So what do you do?  You start reading through administration guides, beefing up your knowledge on the platform, and most likely extending your initial publisher perspective of Tableau Server to the world of sever administrator or site administrator.  But along the way you may get this feeling – I certainly have – I know how to talk about it, but I’ve never touched it.  This is all theoretical – I’ve built out an imaginary instance in my mind a million times, but I’ve never clicked the buttons.  It’s the same as talking through the process of baking and decorating a wedding cake and actually doing it.  And really if we thought about it: you’d be much more likely to trust someone who can say “yeah I’ve baked wedding cakes and served them” opposed to someone who says “I’ve read every article and recipe and how-to in the world on baking wedding cakes.”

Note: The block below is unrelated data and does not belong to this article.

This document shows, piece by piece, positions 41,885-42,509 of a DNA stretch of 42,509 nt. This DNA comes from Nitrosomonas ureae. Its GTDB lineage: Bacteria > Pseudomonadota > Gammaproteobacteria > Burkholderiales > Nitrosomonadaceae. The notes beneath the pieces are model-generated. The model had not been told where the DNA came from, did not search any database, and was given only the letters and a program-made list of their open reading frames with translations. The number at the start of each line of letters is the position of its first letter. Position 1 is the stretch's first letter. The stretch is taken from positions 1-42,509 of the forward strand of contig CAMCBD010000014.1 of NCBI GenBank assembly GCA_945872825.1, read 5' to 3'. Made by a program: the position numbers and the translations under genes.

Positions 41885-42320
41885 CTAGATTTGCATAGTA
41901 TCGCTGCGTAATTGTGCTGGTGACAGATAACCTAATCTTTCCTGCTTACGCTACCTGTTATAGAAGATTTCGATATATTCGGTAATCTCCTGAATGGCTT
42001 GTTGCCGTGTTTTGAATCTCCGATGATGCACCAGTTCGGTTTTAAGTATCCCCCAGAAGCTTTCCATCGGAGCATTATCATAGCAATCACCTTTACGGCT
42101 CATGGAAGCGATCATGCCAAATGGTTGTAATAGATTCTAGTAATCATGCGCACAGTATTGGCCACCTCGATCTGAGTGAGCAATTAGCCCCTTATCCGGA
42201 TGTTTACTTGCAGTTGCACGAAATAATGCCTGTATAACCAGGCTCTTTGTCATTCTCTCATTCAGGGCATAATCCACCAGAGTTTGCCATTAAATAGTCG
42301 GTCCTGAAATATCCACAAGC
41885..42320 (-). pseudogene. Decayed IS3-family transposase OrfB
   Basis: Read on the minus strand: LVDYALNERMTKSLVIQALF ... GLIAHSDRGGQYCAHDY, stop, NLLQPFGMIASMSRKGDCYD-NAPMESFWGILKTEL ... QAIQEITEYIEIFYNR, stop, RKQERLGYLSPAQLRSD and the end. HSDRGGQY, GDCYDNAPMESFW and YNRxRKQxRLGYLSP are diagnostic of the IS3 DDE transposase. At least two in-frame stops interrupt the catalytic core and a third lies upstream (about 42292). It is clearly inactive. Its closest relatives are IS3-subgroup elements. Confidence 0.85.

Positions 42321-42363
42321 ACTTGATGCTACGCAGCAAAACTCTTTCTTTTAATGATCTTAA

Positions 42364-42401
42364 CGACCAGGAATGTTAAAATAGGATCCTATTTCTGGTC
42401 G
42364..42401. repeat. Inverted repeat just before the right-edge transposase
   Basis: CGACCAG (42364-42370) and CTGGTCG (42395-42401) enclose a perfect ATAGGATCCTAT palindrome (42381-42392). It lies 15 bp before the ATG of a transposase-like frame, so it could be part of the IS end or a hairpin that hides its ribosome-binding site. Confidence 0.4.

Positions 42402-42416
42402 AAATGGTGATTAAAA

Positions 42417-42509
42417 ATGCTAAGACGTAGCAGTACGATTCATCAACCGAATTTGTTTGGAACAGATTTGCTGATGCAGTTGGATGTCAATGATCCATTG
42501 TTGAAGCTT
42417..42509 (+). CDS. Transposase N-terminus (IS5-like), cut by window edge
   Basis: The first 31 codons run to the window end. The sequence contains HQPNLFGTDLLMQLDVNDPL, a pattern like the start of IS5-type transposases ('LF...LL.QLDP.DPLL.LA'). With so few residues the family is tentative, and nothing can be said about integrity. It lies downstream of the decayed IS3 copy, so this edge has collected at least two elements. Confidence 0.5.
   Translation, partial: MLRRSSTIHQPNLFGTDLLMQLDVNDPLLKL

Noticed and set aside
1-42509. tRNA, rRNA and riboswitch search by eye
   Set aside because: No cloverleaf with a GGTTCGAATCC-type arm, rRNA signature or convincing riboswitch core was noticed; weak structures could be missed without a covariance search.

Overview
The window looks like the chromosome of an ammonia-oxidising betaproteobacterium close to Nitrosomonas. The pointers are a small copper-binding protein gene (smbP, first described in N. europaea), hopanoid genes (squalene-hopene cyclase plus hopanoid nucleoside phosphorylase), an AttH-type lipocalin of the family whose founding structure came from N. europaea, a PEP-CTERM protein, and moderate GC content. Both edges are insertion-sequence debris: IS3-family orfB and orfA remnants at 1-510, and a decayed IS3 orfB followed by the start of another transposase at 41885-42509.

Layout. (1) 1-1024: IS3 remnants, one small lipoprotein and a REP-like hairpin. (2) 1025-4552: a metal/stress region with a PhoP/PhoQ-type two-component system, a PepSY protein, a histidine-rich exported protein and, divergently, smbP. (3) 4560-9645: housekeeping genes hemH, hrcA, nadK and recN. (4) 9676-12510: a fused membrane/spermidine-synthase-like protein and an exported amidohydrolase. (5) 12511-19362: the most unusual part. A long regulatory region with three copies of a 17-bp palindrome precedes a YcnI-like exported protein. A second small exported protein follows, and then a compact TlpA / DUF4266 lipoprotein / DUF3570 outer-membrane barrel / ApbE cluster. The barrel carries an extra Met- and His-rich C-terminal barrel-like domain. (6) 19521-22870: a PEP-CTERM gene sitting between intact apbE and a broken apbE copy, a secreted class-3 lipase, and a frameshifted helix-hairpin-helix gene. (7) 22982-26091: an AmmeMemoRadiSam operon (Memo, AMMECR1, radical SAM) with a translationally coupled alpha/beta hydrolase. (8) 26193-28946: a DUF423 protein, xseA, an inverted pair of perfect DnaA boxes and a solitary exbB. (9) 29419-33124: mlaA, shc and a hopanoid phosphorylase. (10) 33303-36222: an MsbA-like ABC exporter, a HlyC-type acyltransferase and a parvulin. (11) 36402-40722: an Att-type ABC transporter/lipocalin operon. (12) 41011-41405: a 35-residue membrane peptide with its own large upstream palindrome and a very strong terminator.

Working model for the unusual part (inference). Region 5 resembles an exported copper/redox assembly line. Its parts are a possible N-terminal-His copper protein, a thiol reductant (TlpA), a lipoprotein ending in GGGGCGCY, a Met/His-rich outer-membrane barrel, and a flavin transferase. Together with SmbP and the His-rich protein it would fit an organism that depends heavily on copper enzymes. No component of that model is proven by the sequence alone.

Finally we’re getting to the point and this is where Azure comes into play.  Instead of stopping your imaginary implementation process because you don’t have hardware or authority or money to test out an implementation and actually UNBOX the server – instead use Azure and finish it out.  Build the box.

What is Azure?  It’s Microsoft’s extremely deep and rich platform for a wide variety of services in the cloud.  Why should you care?  It gives you the ability to deploy a Tableau Server test environment through a website, oh, and they give you money to get started.  Now I’ll say this right away: Azure isn’t the only one.  There’s also Amazon’s AWS.  I have accounts with both – I’ve used them both.  They are both rich and deep.  I don’t have a preference.  For the sake of this post – Azure was attractive because you get free credits and it’s the tool I used for my last sandbox adventure.